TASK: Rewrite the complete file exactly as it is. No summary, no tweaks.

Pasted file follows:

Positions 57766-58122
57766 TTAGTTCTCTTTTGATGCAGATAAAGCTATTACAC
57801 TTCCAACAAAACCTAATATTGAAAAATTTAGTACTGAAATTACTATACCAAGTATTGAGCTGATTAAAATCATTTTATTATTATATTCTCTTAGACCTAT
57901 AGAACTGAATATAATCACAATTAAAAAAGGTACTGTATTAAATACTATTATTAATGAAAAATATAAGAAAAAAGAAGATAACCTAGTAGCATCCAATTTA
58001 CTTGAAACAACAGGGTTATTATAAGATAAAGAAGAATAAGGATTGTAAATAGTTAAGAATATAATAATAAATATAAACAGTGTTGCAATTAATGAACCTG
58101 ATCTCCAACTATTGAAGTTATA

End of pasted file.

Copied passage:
Positions 57766-58122
57766 TTAGTTCTCTTTTGATGCAGATAAAGCTATTACAC
57801 TTCCAACAAAACCTAATATTGAAAAATTTAGTACTGAAATTACTATACCAAGTATTGAGCTGATTAAAATCATTTTATTATTATATTCTCTTAGACCTAT
57901 AGAACTGAATATAATCACAATTAAAAAAGGTACTGTATTAAATACTATTATTAATGAAAAATATAAGAAAAAAGAAGATAACCTAGTAGCATCCAATTTA
58001 CTTGAAACAACAGGGTTATTATAAGATAAAGAAGAATAAGGATTGTAAATAGTTAAGAATATAATAATAAATATAAACAGTGTTGCAATTAATGAACCTG
58101 ATCTCCAACTATTGAAGTTATA